By Maxine Bernstein, The Oregonian, April 30, 2013
The city of Portland will pay $2.3 million to settle a federal lawsuit filed after Police Officer Dane Reister wounded William Kyle Monroe in 2011 when he mistakenly fired lethal rounds at him from a beanbag shotgun.
The proposed settlement was reached after city attorneys and Monroe’s lawyer met Monday in a mediation session with U.S. District Judge Ann Aiken.
It must still go before the City Council for approval. If accepted, it would mark the city’s largest individual settlement in its history.
“Honestly, I think in the grand scheme of things, it’s not an unfair settlement,” Thane Tienson, Monroe’s lawyer, said Tuesday.
Tienson said the money will help pay for Monroe’s ongoing medical costs and lost wages.
Reister’s gunshots fractured Monroe’s pelvis and punctured his bladder, abdomen and colon. The fourth shot, fired from less than 15 feet away, left a “softball-size hole in his left leg” and severed the sciatic nerve, according to Monroe’s suit.
Monroe, who was 20 at the time and diagnosed with bipolar disorder, is permanently disabled and narrowly escaped bleeding to death only because OHSU Hospital was near the shooting scene, his lawyer said.
The day after the shooting, then-Mayor Sam Adams called the shooting “a tragic mistake.”
Mayor Charlie Hales said Tuesday he was aware that a proposed settlement had been reached.
Chief Mike Reese released a statement: “The Police Bureau continues to hope for Mr. Monroe’s full recovery and the Bureau recognizes that this incident has been extremely difficult for everyone involved.”
Though Tienson said he believed a higher settlement could be justified given Monroe’s permanently disabling injuries, he added, “There’s value in settling a case early on. Mr. Monroe wanted to put this case behind him and get on with his life, and that’s a decision I respect.”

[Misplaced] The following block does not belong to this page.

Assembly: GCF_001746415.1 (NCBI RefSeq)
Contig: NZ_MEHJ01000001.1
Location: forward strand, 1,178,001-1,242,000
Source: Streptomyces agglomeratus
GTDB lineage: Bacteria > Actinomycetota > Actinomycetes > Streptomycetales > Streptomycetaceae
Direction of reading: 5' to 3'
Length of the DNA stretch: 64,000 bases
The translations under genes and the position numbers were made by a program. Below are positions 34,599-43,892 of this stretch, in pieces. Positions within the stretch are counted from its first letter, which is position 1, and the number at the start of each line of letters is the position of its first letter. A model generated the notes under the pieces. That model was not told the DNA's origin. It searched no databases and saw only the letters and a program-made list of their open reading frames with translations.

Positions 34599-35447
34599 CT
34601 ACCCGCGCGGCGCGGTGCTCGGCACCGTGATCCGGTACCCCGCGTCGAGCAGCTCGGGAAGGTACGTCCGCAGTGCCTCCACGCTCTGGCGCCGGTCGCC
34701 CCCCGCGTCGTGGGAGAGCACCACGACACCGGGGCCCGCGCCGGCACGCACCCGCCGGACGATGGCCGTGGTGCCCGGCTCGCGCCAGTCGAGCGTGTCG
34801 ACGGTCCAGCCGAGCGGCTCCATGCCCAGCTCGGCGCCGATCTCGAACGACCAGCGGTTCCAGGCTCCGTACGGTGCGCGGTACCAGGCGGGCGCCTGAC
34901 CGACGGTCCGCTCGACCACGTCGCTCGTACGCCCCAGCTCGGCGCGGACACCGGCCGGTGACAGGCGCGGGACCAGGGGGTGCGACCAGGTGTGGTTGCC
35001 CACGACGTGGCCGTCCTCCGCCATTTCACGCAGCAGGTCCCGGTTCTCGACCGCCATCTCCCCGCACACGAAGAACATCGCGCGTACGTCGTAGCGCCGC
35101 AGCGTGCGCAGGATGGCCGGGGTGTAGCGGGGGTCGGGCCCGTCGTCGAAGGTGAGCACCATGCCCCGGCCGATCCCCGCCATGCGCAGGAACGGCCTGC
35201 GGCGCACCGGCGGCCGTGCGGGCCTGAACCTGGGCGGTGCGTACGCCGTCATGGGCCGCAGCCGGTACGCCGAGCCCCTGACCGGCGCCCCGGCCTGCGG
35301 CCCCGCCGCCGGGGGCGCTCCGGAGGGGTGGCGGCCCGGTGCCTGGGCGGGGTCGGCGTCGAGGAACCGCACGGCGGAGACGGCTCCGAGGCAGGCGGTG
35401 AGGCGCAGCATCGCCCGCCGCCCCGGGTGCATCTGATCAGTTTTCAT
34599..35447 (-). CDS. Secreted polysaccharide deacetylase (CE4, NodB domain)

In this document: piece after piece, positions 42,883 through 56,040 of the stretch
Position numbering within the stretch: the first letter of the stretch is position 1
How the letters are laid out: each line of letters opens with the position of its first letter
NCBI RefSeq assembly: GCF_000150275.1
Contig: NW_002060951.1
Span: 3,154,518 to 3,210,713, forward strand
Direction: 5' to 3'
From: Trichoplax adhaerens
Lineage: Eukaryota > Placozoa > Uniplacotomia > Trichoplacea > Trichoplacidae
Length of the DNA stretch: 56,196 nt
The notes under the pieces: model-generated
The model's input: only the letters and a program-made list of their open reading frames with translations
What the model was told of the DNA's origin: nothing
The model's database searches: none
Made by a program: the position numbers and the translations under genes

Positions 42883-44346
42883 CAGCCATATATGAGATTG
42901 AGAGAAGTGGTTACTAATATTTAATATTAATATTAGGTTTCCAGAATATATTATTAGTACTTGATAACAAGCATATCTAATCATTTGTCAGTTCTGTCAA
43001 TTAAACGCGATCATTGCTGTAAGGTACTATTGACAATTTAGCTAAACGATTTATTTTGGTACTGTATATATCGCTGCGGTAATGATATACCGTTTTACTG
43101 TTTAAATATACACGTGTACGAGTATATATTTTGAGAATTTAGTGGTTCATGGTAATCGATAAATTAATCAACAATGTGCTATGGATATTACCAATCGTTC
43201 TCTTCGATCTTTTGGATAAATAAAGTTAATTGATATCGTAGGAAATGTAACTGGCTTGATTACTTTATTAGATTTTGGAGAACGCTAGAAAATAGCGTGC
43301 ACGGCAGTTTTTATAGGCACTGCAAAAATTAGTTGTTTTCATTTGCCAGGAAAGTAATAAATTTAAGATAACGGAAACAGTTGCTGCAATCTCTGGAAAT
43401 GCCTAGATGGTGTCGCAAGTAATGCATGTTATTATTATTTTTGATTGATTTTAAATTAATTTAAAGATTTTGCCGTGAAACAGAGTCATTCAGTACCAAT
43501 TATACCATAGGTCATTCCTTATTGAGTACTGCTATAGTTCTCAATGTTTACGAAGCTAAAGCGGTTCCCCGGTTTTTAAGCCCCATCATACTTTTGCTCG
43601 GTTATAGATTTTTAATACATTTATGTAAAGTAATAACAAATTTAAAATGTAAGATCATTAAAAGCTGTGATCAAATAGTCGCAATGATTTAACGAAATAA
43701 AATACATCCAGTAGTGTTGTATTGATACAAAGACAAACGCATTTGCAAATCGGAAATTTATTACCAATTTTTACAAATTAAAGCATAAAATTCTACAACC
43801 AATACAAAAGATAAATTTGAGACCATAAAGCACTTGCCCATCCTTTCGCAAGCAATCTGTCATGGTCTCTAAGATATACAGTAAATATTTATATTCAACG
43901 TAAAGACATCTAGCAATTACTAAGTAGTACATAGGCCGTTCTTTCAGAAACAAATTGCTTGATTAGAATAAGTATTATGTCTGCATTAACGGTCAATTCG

Tienson said he also hopes the large settlement spurs substantial change within the Police Bureau — “not only in training, but in the way the Police Bureau responds to claims of people who are in emotional crisis. The record speaks for itself.
“We’d like to think another multimillion-dollar settlement involving claims of excessive force by Portland police against someone who has a mental illness will provide further pressure on the city” to get reforms underway stemming from a recent U.S. Department of Justice investigation of Portland police, he said.
The investigation found that Portland police engage in a pattern of excessive force against people with mental illness.
Monroe’s federal lawsuit accused Reister, Police Chief Mike Reese and the city of violating Monroe’s civil rights through false arrest, assault and negligence.
The suit alleged that the police chief could have prevented such a mistake by prohibiting officers from mixing lethal ammunition with less-lethal munitions in their duty bags, as Reister did. Further, the suit contended that the bureau had failed to adequately discipline officers who are “pre-disposed” to using excessive force.